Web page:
The Debt Collector: Three Songs for Blood

Blood  Samosude is the title character in the libertarian musical,  The Debt Collector. Blood not only makes his living  collecting debts, he is also  a true believer in the sanctity of contracts. Like a priest of justice, Blood single-handedly fights to uphold the property rights of Helga Hauser, the landlady, despite a legal system that seeks to thwart creditors.

Kelly Clear sings the part of Blood in the three songs embedded below. The first song is about his work collecting debts.

The Debt Collector is a libertarian play, and it deals with more than just property rights and fiscal responsibility from a libertarian perspective. There is a love story. And there is conflict between the sexes. And there’s the explicit issue of how to pick up girls. Got your attention, didn’t I?’

Libertarian men are known to be socially awkward. Part of that awkwardness stems from a desire to make conscious, responsible decisions about issues that nature intended us to settle in subconscious and non-verbal ways. When the thinking part of the brain tries to dictate to the limbic system what to do, the individual comes off as awkward as someone trying to dance using logic rather than rhythm.

Blood is an idealist. He is drawn to Siren the Social Worker, whose words he recognizes as being Marxist, but whose being is the embodiment of his ideals of grace, beauty and harmony. He sings about his mixed emotions in “When I’m With Her.”

If you are drawn to a potential partner and want to set up a liaison, what do you say? Most people will not come right out and say what they are thinking. But Blood, committed to honesty and mutual respect, blurts it right out, with predictable results. Along comes Carl, the Welfare Father, to give him a lesson in seduction.

Without violating another’s rights, how can one best go about propositioning someone and still not make it as awkward as legalese? The Non Aggression Principle would suggest a direct, explicit verbal offer, which can then be turned down or accepted in the light of cold, hard day. But how often does that work? In the song “More Perfect Contracts”, Blood sings about his romantic ideals.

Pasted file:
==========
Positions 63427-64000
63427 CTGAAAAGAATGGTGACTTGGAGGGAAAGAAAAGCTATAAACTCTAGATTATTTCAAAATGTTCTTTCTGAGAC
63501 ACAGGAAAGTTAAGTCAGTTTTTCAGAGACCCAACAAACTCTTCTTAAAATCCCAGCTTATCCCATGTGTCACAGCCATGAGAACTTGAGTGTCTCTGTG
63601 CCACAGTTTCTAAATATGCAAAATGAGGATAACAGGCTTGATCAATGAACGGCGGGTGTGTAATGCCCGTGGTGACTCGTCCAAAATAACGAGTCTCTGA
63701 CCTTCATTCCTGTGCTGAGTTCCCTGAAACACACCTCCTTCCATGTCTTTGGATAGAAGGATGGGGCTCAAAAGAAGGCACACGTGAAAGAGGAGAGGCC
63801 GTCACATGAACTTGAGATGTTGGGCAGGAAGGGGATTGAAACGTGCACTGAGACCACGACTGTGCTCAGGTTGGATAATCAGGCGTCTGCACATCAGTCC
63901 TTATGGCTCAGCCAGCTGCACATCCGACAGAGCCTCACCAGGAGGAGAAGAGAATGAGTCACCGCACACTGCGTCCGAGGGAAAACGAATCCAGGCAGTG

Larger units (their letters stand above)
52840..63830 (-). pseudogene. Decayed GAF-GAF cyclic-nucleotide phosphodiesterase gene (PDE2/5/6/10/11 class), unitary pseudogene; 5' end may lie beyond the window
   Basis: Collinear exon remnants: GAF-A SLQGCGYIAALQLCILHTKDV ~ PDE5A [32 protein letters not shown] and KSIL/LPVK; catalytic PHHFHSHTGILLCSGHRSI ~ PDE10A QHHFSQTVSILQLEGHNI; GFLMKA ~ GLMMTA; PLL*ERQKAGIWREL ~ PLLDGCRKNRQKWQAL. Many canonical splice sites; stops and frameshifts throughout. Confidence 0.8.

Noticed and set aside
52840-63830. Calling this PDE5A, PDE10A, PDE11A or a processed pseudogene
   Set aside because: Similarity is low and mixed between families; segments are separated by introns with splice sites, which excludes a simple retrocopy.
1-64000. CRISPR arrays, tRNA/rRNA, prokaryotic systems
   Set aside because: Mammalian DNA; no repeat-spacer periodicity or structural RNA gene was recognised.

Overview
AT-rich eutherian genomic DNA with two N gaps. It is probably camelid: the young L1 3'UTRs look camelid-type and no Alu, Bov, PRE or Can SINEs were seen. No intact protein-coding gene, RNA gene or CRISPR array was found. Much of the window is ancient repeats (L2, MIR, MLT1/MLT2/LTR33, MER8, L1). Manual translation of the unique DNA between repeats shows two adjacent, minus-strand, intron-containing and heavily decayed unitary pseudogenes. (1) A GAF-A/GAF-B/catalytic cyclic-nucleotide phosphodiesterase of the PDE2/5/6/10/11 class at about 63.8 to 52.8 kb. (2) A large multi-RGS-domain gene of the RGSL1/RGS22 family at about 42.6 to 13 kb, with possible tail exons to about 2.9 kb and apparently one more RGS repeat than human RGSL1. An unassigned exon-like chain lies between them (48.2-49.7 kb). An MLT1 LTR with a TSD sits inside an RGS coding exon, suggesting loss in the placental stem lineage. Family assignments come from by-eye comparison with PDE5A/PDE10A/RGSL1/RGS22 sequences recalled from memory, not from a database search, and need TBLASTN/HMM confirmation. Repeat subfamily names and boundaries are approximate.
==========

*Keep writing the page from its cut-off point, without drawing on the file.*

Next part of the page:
Sadly,  politically correct respect and  cold, dispassionate disclosure  of intent is not something that is likely to work with Siren. Here is a song in which she expresses what approach does turn her on.

 

To see how things turn out for Siren and Blood, watch the entire musical or stay tuned here for more song demos. This uniquely libertarian musical touches on issues you will never see addressed anywhere else in musical theater.

About Aya Katz

Aya Katz is the administrator of Pubwages. When she is not busy administering, she sometimes also writes posts like a regular user.
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2 Responses to The Debt Collector: Three Songs for Blood

  1. Sweetbearies says:

    Maybe I am different, but I actually like men who appear socially awkward, but are really just careful about making thoughtful choices. They seem more genuine and real to me, even if they might not be considered the life of the party. There was a man I still think is handsome, and I think he sort of liked me as well, but I never approached him because he seems to want everyone to like him. He goes out of his way to openly flirt with many women, and it just seems like he is casting his net wide. So I just avoided him because even though I liked certain things about him, I never felt I could quite trust his intentions.

    • Aya Katz says:

      Yes, I think you are different, Julia, as some of us are. I agree that people who are thoughtful often appear socially awkward, since thinking in itself is not seen as suave or cool. It is impossible to trust someone who likes everyone, as you noted. Despite this, liking everyone is often held up as some kind of ideal in our society. Siren has a whole song about how she loves everyone.

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